Clinical benefit was defined as improvement in one of the five symptom categories lasting at least four weeks in the absence of tumor progression or sever drug-induced toxicity.  Patients assessed the five symptom categories using a questionnaire and rated the degree of symptom interference with daily activities on a four point scale.

                             In the left-hand column of this slide are the five symptom categories that we assessed.  On the right are specific symptoms scored by the patients on the four point scale.  To be eligible for enrollment  in Study 30-38, patients had to have at least one of these symptoms.  These symptoms may be debilitating, significantly altered normal activities of patients and justified the immediate use of cytotoxic chemotherapy.  You should keep in mind that in some patients with less advanced KS may not have any of these symptoms and would not have been considered candidates for chemotherapy in general or this study in particular.

                             The efficacy of DOXIL and DaunoXome are measured by clinical benefit and tumor response as demonstrated in this study.  Please recall that this study was not designed to show differences with treatment arms.  The median time to objective tumor response was approximately 30 days for each drug.

                             The percentage of clinical benefit by each symptom category for each drug is provided in this slide which shows that both drugs provided clinical in each symptom category.  This brief presentation of some of the efficacy data from the Phase IV commitment trial 30-38 was provided to you so that you can understand the basis for ALZA's submission of supplemental NDA (sNDA) in October 2001.

                             However in July 2002 the regulatory conclusion was that changes in anti-retroviral therapy confounded the FDA's efficacy assessment from Study 30-38.  At the time of the original discussions with the FDA to design the Phase IV commitment trial, standard anti-retroviral therapy for patients with HIV infection consisted of single or dual nucleoside reverse transcriptase inhibitors.

                             During the conduct of Study 30-38, new anti-viral agents especially protease inhibitors were found to be effective to treat HIV infections.  Thus new combinations collectively known as HAART were incorporated as standard treatments for many patients with HIV.  Therefore many patients had changes made in the drugs used to treat their HIV infection shortly before or during their participation in Study 30-38.  The protocol which was written before the introduction of HAART provided no guidance regarding HAART therapy.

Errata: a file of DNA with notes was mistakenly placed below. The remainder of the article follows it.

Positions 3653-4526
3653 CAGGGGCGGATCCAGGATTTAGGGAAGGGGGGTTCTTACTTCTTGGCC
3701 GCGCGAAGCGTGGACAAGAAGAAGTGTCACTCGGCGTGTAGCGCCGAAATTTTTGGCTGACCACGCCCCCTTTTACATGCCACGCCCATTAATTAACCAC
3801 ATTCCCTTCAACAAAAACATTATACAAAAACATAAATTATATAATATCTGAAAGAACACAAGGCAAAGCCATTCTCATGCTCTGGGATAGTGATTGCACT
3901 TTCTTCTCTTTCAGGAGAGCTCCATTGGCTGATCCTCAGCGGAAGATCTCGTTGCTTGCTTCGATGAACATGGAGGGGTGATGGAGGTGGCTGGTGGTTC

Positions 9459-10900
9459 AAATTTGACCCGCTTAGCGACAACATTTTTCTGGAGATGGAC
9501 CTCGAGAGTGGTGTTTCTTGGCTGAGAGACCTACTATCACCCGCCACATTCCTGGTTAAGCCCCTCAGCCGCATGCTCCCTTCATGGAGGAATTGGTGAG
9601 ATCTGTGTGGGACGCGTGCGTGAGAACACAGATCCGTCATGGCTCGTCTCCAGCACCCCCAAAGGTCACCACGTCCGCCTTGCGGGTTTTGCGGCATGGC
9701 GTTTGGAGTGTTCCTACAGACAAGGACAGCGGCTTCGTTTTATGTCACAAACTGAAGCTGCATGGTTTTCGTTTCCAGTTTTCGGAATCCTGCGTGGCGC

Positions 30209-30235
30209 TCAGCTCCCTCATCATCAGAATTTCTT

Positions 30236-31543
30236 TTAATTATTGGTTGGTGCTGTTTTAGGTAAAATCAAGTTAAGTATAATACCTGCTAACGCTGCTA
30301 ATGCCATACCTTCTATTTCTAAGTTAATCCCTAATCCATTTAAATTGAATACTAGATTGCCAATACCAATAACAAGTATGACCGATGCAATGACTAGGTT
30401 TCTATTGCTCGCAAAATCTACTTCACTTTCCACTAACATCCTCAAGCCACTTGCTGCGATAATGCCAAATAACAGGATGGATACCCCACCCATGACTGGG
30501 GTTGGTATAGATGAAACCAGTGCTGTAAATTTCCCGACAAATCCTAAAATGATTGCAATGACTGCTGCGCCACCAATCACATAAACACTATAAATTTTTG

We have conducted an extensive review of the literature on this subject.  While there is no doubt that KS regresses in some patients treated with HAART, precise response rates are difficult to estimate.  Dr. Krown is here and can address any of your specific questions regarding HAART or AIDS related KS.

                             In the fourth quarter of last year, we convened an advisory board of U.S. AIDS-KS experts.  This was necessary as HAART therapy was an important variable that FDA required be stabilized for accurate assessment of the efficacy and safety of any systemic chemotherapy including DOXIL to treat patients with AIDS related KS.

                             We submitted a Phase IV commitment trial protocol outline in November.  There are on-going communications with FDA regarding a new protocol and development plan to confirm the clinical benefit of DOXIL in patients with AIDS related KS.  In a February 3, 2003 meeting, we discussed potential clinical study designs with the FDA.  As yet, however, we have not come to an agreement on the design of a trial that can be conducted in a timely manner.

                             In summary, although we continue in our commitment to provide convincing evidence for the clinical benefit of DOXIL in patients with AIDS related KS in 2003 there are significant challenges for protocol design and clinical trial implementation.  The incidence of KS in 2002 has been estimated as about 1500 patients.  Diseases of an incidence of this degree have been termed "ultra orphan diseases" and present special challenges for the design of clinical trials.